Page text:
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“There are worse crimes than burning books. One of them is not reading them.” More
Publisher: HarperTrophy, an Imprint of HarperCollins Publishers,
Summary: Sometimes, even when you tell the truth, you get sent to time out. That's where we find Roscoe, ready to tell us the whole story about how he once again landed in the corner. When Roscoe saw the ad for a pet-trick contest, he knew it was his chance to win a trophy. It wasn't fair. He was the only Riley who didn't have a trophy! He was sure he could train his dog Goofy to do a trick ... until he saw Martin's dog Edward reading! With just one day to the contest, and no help from Goofy, Roscoe was desperate. So he traded the sweater his Grandma knitted him (and didn't like) to borrow Edward so he could win. Was it worth it? Would he win? This illustrated chapter book is about the life of third-grader Roscoe Riley.
Type of Reading: family reading, independent reading, short chapter, illustrated chapter, transitional reader, read aloud book, remedial reader, reluctant reader
Recommended Age: read together: 6 to 10; read yourself: 9 to 12
Interest Level: 6 to 10
Reading Level: 3
Age of Child: Read with and by a 7-year-old girl.
Young Reader Reaction: Our daughter loves Riley. There are always plenty of laughs because he is always getting in scrapes and his good ideas always seem to land him in hot water. Every time Roscoe or Martin mentioned the sweater, we had to stop reading and look at the front cover to see if the animals on the sweater were in the picture.
Adult Reader Reaction: This is a great series. Kids can relate to the characters, and parents can see themselves in their "younger days." Riley wears his emotions on his sleeve, so you feel for him when he realizes that he might have made a mistake trading away Grandma's sweater (even though he didn't like it). I also like that there are still consequences for his choices. The story has plenty of laughs and is a story all ages can enjoy. This is an excellent choice for reluctant and transitional readers, as the sentences are short, the chapters just a few pages, and there is lots of action.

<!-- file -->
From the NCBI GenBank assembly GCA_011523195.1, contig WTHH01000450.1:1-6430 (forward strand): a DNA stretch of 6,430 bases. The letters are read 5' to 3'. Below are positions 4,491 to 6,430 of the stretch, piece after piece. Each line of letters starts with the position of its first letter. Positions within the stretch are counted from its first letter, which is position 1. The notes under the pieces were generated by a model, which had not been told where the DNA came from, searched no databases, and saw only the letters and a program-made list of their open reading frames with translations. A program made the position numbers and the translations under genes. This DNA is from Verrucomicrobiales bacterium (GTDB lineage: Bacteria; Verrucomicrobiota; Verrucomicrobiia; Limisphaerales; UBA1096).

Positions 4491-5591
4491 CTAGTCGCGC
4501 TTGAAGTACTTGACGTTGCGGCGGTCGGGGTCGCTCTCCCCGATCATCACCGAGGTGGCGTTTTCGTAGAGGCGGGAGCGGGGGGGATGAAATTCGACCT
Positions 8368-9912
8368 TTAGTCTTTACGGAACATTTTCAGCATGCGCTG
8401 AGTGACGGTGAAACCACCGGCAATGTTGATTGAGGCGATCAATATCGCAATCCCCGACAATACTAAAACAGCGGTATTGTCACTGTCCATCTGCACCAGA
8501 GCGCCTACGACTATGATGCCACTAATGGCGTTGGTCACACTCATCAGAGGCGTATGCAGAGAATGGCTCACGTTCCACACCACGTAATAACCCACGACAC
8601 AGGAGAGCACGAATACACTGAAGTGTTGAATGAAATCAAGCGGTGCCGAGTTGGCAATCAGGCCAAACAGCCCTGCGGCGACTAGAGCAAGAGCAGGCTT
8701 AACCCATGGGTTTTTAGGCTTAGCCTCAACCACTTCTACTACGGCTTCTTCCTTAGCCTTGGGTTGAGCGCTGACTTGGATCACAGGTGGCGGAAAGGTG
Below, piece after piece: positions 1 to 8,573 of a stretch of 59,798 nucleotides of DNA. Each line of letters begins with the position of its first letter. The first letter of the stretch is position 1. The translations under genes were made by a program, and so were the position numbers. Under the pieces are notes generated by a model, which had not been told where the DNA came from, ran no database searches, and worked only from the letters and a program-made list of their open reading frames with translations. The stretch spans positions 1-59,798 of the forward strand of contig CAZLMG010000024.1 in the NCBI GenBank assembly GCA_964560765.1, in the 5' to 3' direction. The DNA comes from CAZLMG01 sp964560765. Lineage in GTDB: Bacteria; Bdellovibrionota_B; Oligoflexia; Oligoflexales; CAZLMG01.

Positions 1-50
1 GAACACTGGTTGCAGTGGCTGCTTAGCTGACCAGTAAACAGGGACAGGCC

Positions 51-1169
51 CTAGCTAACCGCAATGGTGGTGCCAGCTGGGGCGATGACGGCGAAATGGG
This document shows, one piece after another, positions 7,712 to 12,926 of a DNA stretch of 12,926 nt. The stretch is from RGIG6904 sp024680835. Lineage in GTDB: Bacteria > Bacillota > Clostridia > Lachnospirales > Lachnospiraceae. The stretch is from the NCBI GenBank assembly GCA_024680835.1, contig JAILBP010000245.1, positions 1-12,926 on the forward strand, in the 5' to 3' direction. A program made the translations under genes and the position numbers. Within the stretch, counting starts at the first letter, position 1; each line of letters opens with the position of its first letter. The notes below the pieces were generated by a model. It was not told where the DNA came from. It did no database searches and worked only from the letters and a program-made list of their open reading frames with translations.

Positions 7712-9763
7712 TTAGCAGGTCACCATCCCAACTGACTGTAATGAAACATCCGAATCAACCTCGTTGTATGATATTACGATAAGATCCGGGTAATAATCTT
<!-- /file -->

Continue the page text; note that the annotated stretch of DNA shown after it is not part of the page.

Pros: Wholesome, good-natured humor, and a boy and his dog combine for fun and life lessons in this transitional reader.
Borrow or Buy: Borrow, at least. This is a fun series. It is reminiscent of other series, but with good grammar and wholesome humor.
Educational Themes: This is a fun book that illustrates the life lesson of humor in dealing with tough situations.
Notes: The publisher donated a copy of this book knowing that we would consider it for review and provide an independent, unbiased profile. This book will be given to a nonprofit to help readers in need.
Literary Categories: Fiction - adventure, humor, series
Date(s) Reviewed: May 2009, October 2014
Other Reviews: See Critics Reviews at barnesandnoble.com; and reader feedback at amazon.com.